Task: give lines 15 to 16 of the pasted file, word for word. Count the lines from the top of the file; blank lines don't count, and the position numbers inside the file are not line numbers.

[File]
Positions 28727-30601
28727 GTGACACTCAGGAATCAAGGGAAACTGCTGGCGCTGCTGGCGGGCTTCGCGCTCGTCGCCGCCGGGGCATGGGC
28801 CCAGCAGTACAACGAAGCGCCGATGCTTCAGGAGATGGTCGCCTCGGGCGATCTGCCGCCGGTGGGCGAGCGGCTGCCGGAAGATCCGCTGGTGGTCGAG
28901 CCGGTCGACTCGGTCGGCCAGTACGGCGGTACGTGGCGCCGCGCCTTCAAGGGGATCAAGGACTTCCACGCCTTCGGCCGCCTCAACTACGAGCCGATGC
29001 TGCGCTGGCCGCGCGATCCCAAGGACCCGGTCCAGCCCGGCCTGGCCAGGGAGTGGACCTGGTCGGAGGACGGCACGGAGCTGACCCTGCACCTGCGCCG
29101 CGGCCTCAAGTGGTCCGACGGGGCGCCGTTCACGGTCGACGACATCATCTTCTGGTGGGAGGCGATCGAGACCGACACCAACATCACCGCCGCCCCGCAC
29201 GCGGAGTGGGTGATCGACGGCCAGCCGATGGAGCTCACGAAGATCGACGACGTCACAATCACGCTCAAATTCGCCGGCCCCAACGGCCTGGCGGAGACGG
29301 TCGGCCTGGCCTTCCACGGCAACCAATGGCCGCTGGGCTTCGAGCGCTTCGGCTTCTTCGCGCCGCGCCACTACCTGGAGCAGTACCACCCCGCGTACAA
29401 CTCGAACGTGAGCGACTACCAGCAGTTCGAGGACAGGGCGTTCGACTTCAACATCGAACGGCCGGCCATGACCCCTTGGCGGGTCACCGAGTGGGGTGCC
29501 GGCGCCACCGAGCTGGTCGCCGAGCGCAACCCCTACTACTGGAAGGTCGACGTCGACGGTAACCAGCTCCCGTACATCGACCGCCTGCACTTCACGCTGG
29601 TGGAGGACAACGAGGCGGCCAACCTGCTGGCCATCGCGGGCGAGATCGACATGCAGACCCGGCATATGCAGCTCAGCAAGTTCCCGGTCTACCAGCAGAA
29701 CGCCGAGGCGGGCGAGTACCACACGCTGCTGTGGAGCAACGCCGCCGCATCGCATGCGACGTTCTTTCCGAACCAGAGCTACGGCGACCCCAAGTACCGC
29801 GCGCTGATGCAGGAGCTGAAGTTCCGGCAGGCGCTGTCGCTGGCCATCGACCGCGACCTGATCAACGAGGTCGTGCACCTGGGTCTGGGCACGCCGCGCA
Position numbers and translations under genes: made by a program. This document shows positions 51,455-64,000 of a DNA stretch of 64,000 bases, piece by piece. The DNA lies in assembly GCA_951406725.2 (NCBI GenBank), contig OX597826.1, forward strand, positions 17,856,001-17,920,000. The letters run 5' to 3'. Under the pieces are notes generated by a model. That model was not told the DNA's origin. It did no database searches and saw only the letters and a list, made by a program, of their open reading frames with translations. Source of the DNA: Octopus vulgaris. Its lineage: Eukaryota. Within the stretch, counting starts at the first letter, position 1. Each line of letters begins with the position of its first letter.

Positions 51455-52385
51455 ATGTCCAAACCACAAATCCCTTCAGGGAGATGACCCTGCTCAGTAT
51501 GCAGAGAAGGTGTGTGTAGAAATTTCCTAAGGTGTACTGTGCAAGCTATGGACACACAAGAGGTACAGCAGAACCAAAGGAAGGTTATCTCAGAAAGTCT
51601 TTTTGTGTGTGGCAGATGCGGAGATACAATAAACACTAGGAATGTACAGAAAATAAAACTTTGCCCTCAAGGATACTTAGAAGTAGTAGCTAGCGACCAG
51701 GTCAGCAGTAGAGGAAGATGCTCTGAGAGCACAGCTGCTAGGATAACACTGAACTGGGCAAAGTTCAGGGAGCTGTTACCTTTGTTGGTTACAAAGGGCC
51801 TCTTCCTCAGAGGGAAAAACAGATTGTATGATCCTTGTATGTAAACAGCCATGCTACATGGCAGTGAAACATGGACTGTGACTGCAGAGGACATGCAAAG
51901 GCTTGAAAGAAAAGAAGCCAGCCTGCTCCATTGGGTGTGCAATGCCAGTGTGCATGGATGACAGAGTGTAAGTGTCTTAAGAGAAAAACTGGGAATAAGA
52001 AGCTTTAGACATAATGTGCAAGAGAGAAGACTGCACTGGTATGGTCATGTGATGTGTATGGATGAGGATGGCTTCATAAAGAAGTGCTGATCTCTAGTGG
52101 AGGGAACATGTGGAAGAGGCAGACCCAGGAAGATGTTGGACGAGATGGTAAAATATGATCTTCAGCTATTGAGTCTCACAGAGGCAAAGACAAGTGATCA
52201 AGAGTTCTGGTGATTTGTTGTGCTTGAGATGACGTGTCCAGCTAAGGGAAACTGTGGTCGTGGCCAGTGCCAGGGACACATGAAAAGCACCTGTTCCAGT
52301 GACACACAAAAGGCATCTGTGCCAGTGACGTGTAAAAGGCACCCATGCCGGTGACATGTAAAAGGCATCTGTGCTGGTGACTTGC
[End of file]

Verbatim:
Positions 51455-52385
51455 ATGTCCAAACCACAAATCCCTTCAGGGAGATGACCCTGCTCAGTAT